In August 2000, the Marin County Bicycle Coalition and Walk Boston, with funding from the National Highway Traffic Safety Administration (NHTSA), began to develop a national model Safe Routes to School program. Congressman James Oberstar, the ranking Democrat on the Transportation and Infrastructure Committee in the U.S. House of Representatives, endorsed the program as a means to reduce traffic congestion around schools and promote healthy alternatives.
Marin County is a picturesque community north of San Francisco with numerous historic small towns and miles of open space. Despite its low population growth, traffic congestion has grown increasingly worse with 21 percent of the morning commute resulting from parents driving their children to school.1 In fact, surveys indicated that 73 percent of students commuted to school by car; 14 percent walked; 7 percent biked; and 3 percent arrived by bus.
To demonstrate the benefits of the Safe Routes to School program, the Marin County Bicycle Coalition recruited nine pilot schools in four locations. Each school received guidance, forms, newsletters, and other promotional materials. In two jurisdictions, schools were grouped to form citywide Task Forces to study engineering solutions to increase safety on routes to schools. A transportation engineer was hired to assist in developing these plans. Every school held periodic Walk and Bike to School Days and participated in the Frequent Rider Miles contest which rewarded children who came to school walking, biking, by carpool, or by bus. At the end of the pilot program there was a 57 percent increase in the number of children walking and biking to school and a 29 percent decrease in the number of children arriving by car (those not in a carpool).
This toolkit resulted from the experiences of the Marin County pilot program and from other Safe Routes to School programs in the United States, in the Canadian province of British Columbia, and in the United Kingdom.
We offer this toolkit to others who wish to start a Safe Routes to School program in your school or community.
Many thanks to everyone who contributed to this Toolkit and pilot program:
Program Director/Author Wendi Kallins
Marin County Bicycle Coalition Executive Director Debbie Hubsmith
Safe Routes Instructor Chris Davis
Design and Production Missy Anapolsky, Circle Design and Laurie Ahlf
Final Editing/Post Production/Printing National Highway Traffic Safety Administration
Editors and Sound Advice Colette Weil, Roz Hamar, Karen Engbretson, Gracie Askew,
Peggy DiSilva, Ken Eichstaedt, David Parisi, Ken Owens, Scott Bricker, Anne Seeley
Engineering Consultants David Parisi and Michael Jones (Alta Consulting)
Funding Provided by:
National Highway Traffic Safety Administration, Office of Traffic Safety Programs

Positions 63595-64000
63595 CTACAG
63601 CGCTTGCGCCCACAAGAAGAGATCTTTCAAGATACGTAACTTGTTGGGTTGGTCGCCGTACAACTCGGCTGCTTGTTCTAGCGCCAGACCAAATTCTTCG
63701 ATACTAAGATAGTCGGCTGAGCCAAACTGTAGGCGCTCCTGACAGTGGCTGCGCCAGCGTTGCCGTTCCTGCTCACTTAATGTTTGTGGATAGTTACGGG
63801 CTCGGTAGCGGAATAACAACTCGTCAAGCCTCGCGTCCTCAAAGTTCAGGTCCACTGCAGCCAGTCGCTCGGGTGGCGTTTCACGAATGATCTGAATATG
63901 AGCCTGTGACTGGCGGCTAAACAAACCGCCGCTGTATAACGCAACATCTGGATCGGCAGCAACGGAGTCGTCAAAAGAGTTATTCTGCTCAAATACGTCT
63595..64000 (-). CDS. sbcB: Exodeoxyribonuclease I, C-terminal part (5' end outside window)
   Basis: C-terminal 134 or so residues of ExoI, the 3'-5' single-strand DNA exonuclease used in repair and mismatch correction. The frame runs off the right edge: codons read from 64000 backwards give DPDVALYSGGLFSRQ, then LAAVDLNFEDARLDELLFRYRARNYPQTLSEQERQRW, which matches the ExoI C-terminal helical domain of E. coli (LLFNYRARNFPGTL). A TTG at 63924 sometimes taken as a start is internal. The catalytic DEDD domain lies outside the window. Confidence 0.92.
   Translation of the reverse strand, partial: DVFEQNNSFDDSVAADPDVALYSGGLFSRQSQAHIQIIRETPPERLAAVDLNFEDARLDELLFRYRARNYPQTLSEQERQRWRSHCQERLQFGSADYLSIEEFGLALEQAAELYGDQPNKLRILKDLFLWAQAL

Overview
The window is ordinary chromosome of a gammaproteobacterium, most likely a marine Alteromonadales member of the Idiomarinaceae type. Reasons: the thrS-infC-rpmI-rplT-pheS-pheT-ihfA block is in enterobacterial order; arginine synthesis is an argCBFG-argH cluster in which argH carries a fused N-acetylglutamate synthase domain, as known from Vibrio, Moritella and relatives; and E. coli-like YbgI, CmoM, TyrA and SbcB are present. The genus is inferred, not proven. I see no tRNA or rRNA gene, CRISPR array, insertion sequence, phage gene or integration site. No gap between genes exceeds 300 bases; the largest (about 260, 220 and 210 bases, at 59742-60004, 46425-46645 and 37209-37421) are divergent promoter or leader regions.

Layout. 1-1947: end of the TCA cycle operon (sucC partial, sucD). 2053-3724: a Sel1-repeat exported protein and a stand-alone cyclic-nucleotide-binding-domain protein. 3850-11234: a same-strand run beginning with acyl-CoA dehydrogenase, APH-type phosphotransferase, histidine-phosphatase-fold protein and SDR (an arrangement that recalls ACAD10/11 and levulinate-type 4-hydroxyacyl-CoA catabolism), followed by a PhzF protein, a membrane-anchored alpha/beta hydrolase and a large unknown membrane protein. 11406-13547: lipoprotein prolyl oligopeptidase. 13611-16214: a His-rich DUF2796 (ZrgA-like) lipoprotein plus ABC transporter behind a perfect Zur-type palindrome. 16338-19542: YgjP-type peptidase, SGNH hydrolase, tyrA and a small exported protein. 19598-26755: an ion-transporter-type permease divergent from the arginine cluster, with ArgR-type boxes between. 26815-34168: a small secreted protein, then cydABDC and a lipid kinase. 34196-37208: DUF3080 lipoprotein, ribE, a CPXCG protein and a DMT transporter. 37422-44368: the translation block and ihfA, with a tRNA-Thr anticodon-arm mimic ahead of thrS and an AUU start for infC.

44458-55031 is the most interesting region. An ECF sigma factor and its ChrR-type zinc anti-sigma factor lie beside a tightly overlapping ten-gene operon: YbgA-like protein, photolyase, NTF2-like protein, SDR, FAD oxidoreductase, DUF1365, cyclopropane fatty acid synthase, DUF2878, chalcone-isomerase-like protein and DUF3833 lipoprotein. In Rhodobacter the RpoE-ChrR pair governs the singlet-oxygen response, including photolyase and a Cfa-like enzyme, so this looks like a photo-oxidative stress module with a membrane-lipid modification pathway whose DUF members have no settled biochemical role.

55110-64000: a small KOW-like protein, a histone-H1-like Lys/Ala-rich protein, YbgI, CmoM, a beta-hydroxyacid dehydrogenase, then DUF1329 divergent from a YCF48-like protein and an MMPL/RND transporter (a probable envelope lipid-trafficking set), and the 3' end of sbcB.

Marin Community Foundation
University of California at San Francisco/
California Department of Health Services Safe Routes to School Program
California Office of Traffic Safety
Special Thanks to the Parents, Teachers, Principals, and Neighbors at the Marin County Pilot Schools:
Tam Valley School
Mill Valley Middle School
Thanks also for the support and collaboration by elected officials and staff of the City of Mill Valley, the Town of Fairfax, and the County of Marin, California.
Did you walk or bike to school when you were a child? Thirty years ago, more than 66 percent of all children walked to school.2 Walking or biking to school gives children a sense of freedom and responsibility, allows them to enjoy the fresh air, and provides opportunities to get to know their neighborhood while arriving at school alert, refreshed, and ready to start their day. Yet most American children are denied this experience; in fact, only 13 percent of American children walk or bike to school.3
Recent research indicates that 20 to 25 percent4 of morning traffic is due to parents driving their children to school. As a result, traffic congestion has increased around schools, prompting even more parents to drive their children to school. The health consequences to our children and to the well being of the community are extensive. (See Resources.)
A successful Safe Routes to School (SR2S) program integrates health, fitness, traffic relief, environmental awareness, and safety under one program. It is an opportunity to work closely with your school, your community, and your local government to create a healthy lifestyle for children and a safer, cleaner environment for everyone.
This toolkit has been designed to assist you in initiating and implementing a SR2S program. Many successful SR2S programs began with just one or two volunteers organizing a Walk and Bike to School Day, using the energy generated from a single event to build a SR2S program. Other SR2S programs were created through a community-wide Task Force organized by public officials to address traffic issues. There is no right way to start the program. Customizing your program to the needs of your community will ensure the success of your program but your chance of success will increase if you follow in the footsteps of the pilot programs.